While intense workouts can lead to positive physical adaptations, including improved fitness and body composition, when done too frequently or without a focus on form, they have the potential to lead to negative health outcomes including overtraining and injuries.

What you can expect from practically any intense workout is a serious case of post-workout delayed onset muscle soreness, or DOMs. This type of soreness typically sets in a day or two after a tough workout and can remain for several days. While uncomfortable, the pain will pass without any long-term detrimental effects.

It's important to note, however, that extremely intense workouts can, in rare situations, lead to a serious syndrome called rhabdomyolysis, or "rhabdo." This is a condition in which muscle tissue breaks down, releasing its contents into the bloodstream. Left unchecked, rhabdo can lead to kidney failure, compartment syndrome, or permanent nerve damage.

Luckily,  rhabdo is a rare syndrome, and any overly intense workout has the potential to cause it, so CrossFit isn't alone in its potential for such a dramatic event. The takeaway is that you should approach intense workouts with self-awareness and listen to your body. 

6. You Can Expect Results

One thing's for sure: Individuals who consistently stick with CrossFit workouts do, in fact, see significant improvements in measures of fitness. 

Take, for instance, a 2013 study published in The Journal of Strength and Conditioning Research. It found that men and women spanning a broad range of fitness levels all saw improvements in VO2 max (a measure of cardiovascular endurance) and body composition after a 10-week, high intensity power training protocol modeled after CrossFit.

There's also a 2016 study from the International Journal of Exercise Science that indicates a single, CrossFit-style workout could lead to greater energy expenditure (calorie burn) than a single, traditional workout. A 2014 study from the same journal points to CrossFit's ability to enhance maximal strength to a greater degree than a more traditional workout program (although the researchers found that both programs yielded significant and similar improvements across all other markers of fitness).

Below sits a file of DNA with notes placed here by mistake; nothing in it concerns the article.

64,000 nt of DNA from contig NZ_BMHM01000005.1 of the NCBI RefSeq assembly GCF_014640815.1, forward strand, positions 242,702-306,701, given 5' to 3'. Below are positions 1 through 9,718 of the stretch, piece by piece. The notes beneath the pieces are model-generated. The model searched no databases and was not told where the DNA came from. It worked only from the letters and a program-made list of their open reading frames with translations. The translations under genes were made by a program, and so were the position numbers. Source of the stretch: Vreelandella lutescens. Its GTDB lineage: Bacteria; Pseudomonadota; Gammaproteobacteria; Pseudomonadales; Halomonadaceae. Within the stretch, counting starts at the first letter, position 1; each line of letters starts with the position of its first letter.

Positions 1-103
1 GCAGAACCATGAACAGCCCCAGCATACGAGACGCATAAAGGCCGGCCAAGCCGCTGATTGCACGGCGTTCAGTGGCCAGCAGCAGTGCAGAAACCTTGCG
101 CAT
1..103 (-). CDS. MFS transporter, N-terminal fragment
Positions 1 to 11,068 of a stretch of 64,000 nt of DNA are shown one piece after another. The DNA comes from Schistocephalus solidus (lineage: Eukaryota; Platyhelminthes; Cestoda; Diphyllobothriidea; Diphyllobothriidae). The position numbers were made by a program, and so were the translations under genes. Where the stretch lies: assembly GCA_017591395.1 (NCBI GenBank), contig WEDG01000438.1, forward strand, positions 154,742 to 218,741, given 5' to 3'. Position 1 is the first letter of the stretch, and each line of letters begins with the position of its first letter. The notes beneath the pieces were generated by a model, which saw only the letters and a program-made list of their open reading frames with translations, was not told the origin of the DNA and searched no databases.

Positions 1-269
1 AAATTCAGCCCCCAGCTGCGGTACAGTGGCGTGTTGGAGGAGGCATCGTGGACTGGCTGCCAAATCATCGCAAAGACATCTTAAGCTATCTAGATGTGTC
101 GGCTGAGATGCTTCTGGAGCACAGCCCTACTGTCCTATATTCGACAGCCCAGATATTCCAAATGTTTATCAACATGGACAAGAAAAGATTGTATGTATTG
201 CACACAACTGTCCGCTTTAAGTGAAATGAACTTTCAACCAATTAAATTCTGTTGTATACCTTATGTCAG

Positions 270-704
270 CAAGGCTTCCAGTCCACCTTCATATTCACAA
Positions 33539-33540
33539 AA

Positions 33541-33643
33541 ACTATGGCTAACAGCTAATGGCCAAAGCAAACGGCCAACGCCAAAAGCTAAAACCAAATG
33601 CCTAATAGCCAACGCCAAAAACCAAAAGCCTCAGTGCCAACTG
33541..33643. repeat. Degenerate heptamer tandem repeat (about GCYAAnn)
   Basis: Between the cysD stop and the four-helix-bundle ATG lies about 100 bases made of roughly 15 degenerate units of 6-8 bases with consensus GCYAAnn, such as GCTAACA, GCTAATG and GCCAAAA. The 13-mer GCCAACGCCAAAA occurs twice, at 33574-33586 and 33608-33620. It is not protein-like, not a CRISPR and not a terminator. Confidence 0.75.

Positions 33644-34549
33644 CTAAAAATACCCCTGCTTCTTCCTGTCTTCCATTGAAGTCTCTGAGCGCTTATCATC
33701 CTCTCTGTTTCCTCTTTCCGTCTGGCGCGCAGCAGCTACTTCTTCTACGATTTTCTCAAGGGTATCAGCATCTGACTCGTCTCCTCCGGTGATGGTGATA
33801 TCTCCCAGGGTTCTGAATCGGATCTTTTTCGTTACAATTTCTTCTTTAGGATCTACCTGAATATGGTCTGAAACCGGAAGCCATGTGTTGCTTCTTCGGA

These are just a few of the studies pointing to CrossFit's measurable ability to improve overall fitness. 

Does this mean CrossFit's the best workout on the block? No, of course not. The best workout is the one you'll stick with consistently without succumbing to injury. For some people, this might be CrossFit, for others it might be cyclingbarre classrunning, or something else altogether That decision is ultimately up to you. 

7. You Might Not Lose Weight

If you're planning to join CrossFit for weight loss purposes, it's important to understand how CrossFit affects change in the body.  

While CrossFit absolutely can lead to weight loss (especially when paired with a healthy eating plan), due to the structure of the workout and its heavy focus on strength training, you may be more likely to experience body composition changes rather than changes on the scale. This is particularly true during the first few months of your program. 

To be clear, this is not a bad thing. 

Instead of losing pounds on the scale, CrossFit might help you lean out as you gain muscle and lose fat. If this happens, even though your weight doesn't change (or even if it increases), your body shape and size will change. Muscle is more dense than fat. That means that a pound of muscle gained will take up less space than a pound of fat lost. Without making one iota of a difference to your weight, your body is now more compact.